After Jesus crossed over by boat, a large crowd met him at the seaside. One of the meeting-place leaders named Jairus came. When he saw Jesus, he fell to his knees, beside himself as he begged, “My dear daughter is at death’s door. Come and lay hands on her so she will get well and live.” Jesus went with him, the whole crowd tagging along, pushing and jostling him.
A woman who had suffered a condition of hemorrhaging for twelve years—a long succession of physicians had treated her, and treated her badly, taking all her money and leaving her worse off than before—had heard about Jesus. She slipped in from behind and touched his robe. She was thinking to herself, “If I can put a finger on his robe, I can get well.” The moment she did it, the flow of blood dried up. She could feel the change and knew her plague was over and done with.
At the same moment, Jesus felt energy discharging from him. He turned around to the crowd and asked, “Who touched my robe?”
His disciples said, “What are you talking about? With this crowd pushing and jostling you, you’re asking, ‘Who touched me?’ Dozens have touched you!”
But he went on asking, looking around to see who had done it. The woman, knowing what had happened, knowing she was the one, stepped up in fear and trembling, knelt before him, and gave him the whole story.
Jesus said to her, “Daughter, you took a risk of faith, and now you’re healed and whole. Live well, live blessed! Be healed of your plague.”
While he was still talking, some people came from the leader’s house and told him, “Your daughter is dead. Why bother the Teacher any more?”
Jesus overheard what they were talking about and said to the leader, “Don’t listen to them; just trust me.”
He permitted no one to go in with him except Peter, James, and John. They entered the leader’s house and pushed their way through the gossips looking for a story and neighbors bringing in casseroles. Jesus was abrupt: “Why all this busybody grief and gossip? This child isn’t dead; she’s sleeping.” Provoked to sarcasm, they told him he didn’t know what he was talking about.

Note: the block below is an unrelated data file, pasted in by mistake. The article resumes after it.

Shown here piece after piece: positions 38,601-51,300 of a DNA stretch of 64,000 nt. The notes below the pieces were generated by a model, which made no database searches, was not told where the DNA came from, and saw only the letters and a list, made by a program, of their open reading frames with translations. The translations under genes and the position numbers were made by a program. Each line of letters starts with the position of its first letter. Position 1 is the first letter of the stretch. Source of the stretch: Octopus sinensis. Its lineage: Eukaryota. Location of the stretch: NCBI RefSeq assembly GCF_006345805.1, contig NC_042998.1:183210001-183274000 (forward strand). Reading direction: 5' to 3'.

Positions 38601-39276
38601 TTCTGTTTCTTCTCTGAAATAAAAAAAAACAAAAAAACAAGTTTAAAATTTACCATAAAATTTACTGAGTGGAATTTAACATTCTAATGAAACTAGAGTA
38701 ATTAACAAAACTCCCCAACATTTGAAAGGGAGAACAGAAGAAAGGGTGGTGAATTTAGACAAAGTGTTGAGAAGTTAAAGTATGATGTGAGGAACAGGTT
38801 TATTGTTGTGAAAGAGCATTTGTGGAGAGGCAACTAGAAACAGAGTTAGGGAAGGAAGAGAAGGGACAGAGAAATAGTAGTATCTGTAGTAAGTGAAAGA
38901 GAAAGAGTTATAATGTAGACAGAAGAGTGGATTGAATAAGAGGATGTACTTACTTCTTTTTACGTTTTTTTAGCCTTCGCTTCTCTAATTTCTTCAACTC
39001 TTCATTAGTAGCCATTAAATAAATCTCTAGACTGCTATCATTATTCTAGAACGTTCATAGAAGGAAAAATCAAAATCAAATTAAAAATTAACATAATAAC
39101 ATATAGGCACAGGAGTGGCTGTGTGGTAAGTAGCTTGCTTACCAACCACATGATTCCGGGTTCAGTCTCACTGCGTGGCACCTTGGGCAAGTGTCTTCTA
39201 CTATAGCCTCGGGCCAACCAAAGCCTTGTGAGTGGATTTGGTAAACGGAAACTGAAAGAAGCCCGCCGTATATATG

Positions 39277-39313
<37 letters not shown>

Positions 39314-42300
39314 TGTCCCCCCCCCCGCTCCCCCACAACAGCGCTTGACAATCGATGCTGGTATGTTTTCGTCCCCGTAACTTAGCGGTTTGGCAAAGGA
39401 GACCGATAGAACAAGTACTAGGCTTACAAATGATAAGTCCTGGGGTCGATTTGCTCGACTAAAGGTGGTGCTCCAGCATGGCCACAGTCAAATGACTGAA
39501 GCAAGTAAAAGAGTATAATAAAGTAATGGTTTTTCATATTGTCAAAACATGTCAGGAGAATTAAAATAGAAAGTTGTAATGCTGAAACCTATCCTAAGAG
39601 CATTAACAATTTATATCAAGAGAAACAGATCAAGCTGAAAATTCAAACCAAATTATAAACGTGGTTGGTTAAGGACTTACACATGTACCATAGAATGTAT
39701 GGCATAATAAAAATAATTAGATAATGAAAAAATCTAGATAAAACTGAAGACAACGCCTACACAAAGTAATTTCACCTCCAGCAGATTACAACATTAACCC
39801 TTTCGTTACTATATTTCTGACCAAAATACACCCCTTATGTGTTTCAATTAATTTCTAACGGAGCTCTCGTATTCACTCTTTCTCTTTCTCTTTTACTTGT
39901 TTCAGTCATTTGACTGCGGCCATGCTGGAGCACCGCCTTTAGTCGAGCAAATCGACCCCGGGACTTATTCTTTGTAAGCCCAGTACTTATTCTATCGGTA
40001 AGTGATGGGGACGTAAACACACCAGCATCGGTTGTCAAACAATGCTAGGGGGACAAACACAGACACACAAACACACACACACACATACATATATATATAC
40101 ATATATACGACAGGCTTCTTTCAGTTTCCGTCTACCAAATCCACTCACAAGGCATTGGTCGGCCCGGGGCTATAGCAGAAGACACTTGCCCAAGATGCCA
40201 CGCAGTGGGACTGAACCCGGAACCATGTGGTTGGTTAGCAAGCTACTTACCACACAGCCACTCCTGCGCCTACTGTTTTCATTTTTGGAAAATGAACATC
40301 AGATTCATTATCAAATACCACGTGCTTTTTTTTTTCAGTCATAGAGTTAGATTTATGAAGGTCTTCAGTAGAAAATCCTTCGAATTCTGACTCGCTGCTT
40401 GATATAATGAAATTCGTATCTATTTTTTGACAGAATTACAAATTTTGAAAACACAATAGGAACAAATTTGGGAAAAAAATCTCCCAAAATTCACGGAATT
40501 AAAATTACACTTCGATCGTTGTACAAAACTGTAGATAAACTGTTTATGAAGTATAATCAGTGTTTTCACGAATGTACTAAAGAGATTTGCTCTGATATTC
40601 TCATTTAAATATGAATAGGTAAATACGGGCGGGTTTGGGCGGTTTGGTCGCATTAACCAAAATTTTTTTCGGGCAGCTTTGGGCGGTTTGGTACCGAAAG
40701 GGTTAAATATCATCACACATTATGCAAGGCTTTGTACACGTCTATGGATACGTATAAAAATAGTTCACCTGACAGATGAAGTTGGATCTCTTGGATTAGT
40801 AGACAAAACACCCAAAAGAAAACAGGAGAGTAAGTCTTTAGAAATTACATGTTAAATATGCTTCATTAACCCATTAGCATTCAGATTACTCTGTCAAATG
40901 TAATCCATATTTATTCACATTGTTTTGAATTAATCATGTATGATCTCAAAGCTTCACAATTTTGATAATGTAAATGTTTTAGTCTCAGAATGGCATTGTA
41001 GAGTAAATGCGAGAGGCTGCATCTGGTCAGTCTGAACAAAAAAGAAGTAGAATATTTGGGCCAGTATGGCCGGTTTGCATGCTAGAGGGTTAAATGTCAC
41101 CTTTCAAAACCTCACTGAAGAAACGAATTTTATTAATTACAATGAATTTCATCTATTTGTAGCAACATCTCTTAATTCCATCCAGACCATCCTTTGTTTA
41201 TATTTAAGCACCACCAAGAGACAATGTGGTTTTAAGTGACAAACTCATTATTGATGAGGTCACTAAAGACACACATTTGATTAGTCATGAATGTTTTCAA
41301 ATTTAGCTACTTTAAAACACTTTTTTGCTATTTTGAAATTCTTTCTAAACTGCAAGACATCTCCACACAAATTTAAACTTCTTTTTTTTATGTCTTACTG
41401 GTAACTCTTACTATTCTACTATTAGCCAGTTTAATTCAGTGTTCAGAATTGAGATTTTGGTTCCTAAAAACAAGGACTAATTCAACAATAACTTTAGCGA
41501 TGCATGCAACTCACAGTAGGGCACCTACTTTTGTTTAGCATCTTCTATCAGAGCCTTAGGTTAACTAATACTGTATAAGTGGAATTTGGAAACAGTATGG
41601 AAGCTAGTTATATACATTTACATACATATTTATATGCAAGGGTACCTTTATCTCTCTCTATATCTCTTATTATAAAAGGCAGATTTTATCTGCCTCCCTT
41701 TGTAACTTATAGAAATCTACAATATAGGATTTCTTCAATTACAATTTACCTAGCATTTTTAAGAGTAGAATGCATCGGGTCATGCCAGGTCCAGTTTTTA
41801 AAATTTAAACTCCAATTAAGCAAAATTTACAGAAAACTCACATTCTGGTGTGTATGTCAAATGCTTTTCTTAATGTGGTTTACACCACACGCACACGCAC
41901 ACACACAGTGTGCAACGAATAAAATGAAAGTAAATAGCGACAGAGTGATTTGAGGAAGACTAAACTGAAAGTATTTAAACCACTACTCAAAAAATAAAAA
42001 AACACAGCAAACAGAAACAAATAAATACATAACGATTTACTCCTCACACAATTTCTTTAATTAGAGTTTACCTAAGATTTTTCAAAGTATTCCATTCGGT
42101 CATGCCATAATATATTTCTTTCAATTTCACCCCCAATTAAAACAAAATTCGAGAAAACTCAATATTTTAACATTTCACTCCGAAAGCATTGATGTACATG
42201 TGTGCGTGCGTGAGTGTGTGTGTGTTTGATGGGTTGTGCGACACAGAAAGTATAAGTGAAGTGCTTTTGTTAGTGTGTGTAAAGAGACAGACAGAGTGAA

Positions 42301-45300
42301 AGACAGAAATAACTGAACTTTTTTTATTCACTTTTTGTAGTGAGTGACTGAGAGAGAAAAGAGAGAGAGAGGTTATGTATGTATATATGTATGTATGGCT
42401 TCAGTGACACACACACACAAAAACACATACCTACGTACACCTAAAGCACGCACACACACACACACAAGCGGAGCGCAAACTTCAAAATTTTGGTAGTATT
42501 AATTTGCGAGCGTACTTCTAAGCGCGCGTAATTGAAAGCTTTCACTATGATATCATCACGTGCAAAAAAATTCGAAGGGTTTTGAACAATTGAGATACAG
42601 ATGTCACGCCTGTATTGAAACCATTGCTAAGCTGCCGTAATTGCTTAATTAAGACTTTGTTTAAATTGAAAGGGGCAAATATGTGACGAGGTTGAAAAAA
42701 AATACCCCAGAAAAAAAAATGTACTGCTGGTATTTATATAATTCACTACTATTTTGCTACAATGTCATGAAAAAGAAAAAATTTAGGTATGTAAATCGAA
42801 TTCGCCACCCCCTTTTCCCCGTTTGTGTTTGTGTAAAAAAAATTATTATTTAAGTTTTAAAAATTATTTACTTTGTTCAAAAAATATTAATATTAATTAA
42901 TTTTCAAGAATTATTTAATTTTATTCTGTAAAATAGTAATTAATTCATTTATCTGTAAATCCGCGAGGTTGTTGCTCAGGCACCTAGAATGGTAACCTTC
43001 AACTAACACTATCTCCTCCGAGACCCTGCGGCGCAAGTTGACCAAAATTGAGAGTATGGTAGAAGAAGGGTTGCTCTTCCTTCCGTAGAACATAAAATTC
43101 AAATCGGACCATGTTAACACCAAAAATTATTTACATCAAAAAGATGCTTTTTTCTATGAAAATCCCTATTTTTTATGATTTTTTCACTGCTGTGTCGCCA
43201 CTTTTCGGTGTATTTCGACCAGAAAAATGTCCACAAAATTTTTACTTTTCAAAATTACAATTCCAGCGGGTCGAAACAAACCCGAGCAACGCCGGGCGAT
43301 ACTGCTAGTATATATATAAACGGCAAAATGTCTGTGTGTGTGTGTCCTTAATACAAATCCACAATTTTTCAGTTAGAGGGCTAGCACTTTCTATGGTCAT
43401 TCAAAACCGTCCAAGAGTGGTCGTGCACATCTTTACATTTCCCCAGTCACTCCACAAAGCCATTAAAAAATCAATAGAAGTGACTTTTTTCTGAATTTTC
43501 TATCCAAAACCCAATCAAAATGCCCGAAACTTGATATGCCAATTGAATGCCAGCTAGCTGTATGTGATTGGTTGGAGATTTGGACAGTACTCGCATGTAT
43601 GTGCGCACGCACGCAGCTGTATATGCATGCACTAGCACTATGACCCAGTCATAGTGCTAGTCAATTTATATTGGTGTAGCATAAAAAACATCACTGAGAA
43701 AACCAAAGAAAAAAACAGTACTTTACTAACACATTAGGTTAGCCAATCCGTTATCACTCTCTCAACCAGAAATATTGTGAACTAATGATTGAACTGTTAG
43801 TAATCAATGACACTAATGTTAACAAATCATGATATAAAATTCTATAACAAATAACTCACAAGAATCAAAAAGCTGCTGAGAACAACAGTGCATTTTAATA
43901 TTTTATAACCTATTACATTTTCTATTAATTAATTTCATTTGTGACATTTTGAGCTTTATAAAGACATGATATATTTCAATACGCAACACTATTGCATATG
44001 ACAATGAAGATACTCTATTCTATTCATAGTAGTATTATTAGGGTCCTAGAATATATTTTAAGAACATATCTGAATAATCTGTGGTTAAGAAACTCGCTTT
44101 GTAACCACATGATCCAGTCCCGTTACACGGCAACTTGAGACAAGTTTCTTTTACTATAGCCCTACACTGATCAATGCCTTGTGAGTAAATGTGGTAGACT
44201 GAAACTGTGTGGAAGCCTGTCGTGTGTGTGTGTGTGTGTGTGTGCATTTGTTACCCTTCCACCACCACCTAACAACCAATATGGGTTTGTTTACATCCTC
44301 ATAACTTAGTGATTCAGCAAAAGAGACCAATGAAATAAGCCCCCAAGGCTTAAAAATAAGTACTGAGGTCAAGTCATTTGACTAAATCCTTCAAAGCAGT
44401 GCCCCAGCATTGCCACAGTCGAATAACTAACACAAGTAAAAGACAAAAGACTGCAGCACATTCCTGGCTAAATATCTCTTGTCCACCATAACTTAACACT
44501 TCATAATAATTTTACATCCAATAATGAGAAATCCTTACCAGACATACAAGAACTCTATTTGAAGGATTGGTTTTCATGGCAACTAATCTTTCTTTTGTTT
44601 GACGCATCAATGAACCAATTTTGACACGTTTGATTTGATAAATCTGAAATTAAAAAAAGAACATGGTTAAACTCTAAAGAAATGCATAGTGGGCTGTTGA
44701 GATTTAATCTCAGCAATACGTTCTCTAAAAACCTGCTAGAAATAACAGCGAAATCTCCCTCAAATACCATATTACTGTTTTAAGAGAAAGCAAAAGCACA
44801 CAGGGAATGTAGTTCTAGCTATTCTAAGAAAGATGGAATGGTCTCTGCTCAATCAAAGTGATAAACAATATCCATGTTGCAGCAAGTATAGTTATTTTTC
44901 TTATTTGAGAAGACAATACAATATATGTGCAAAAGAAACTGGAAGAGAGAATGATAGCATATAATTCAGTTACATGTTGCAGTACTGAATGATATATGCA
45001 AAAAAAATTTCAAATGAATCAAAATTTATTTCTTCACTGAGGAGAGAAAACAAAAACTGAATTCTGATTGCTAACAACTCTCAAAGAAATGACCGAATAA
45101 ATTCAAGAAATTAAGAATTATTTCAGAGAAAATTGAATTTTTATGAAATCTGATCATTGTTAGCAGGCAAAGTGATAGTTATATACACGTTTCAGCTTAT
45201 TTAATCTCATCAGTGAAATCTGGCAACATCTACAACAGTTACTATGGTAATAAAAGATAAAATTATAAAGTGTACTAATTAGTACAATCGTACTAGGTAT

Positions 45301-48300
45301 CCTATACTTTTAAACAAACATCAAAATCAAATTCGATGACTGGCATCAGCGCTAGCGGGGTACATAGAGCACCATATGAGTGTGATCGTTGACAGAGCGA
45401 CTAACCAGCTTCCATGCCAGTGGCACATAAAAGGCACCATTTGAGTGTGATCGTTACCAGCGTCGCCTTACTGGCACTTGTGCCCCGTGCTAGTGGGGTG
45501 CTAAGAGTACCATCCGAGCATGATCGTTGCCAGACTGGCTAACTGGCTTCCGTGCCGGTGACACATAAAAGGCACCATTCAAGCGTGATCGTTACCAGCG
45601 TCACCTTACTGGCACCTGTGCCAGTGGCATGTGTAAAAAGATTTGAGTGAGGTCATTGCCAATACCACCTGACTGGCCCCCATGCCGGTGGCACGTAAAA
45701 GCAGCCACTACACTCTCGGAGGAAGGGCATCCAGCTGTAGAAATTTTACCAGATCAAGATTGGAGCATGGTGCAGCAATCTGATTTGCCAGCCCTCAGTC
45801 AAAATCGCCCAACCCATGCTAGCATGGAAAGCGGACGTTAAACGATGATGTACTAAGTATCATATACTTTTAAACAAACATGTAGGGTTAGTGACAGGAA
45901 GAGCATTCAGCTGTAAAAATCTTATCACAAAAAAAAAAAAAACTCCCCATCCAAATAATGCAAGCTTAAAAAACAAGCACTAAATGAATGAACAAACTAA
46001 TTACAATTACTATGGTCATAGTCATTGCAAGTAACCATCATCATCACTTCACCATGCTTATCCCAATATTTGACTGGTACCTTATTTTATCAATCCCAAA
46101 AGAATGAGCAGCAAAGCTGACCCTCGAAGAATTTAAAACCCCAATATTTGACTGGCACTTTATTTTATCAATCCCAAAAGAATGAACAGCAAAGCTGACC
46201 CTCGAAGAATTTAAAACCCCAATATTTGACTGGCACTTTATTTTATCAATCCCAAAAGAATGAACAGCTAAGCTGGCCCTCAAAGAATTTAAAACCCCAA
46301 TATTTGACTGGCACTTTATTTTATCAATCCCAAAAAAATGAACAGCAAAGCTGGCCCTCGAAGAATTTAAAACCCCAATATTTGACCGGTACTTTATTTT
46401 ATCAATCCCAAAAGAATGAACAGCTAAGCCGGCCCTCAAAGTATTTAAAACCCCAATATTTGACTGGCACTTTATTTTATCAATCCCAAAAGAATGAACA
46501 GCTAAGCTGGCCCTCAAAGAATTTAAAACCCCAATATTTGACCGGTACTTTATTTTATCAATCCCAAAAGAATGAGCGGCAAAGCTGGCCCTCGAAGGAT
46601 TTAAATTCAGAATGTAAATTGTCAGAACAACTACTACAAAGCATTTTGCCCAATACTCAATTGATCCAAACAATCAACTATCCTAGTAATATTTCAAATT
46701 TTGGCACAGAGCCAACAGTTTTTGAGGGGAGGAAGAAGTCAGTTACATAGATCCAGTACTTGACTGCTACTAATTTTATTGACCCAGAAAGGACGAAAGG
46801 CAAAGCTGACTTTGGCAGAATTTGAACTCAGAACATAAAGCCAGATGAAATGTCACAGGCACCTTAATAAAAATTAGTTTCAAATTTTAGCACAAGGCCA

But when he had sent them all out, he took the child’s father and mother, along with his companions, and entered the child’s room. He clasped the girl’s hand and said, “Talitha koum,” which means, “Little girl, get up.” At that, she was up and walking around! This girl was twelve years of age. They, of course, were all beside themselves with joy. He gave them strict orders that no one was to know what had taken place in that room. Then he said, “Give her something to eat.”
As I think about this story this morning I am struck by the reality that faith is costly. Trusting Jesus is not cheap and it is not easy. If I am going to follow Jesus with authenticity and integrity it will, at some point, cost me something.
The cost is not in money.
The cost is in risk.
First, Jairus, one of the leaders of the Synagogue sought out Jesus to heal his daughter. He doesn’t come with pride or arrogance. He comes in humility and respect. He approaches Jesus and falls to his knees and begs. This is so unbecoming of a leader! Could you imagine the social fall out? Here he is a leader in the Synagogue and he’s begging this rabbi, this rabbi who is not all that well liked, to heal his daughter. The cost of that socially would have been great. He believed that Jesus could heal his daughter but to do so he needed to ask and he needed to do it immediately. This resulted in him embarrassing himself publicly. To trust Jesus, to display his faith required risk.
Jairus was willing to risk it.
Second, the woman who touched the hem of Jesus’ robe had to risk as well. She was risking even more. This woman was ceremonially unclean and had been for years. She couldn’t stop bleeding and doctors proved unable to help her. Because of that she had to stay away from people. Otherwise, she put herself at risk for being punished. She was an untouchable. So, she risked the possibility of severe punishment because of her faith. This is why she was hiding in the crowd and tried to hide from Jesus. But, she trusted that Jesus could heal her and make her whole.
For her, the risk was worth it.
I suppose the question for me and for you this morning is, what do I know that I need to risk but have not been willing to risk? In what ways do I protect myself instead of trusting Jesus?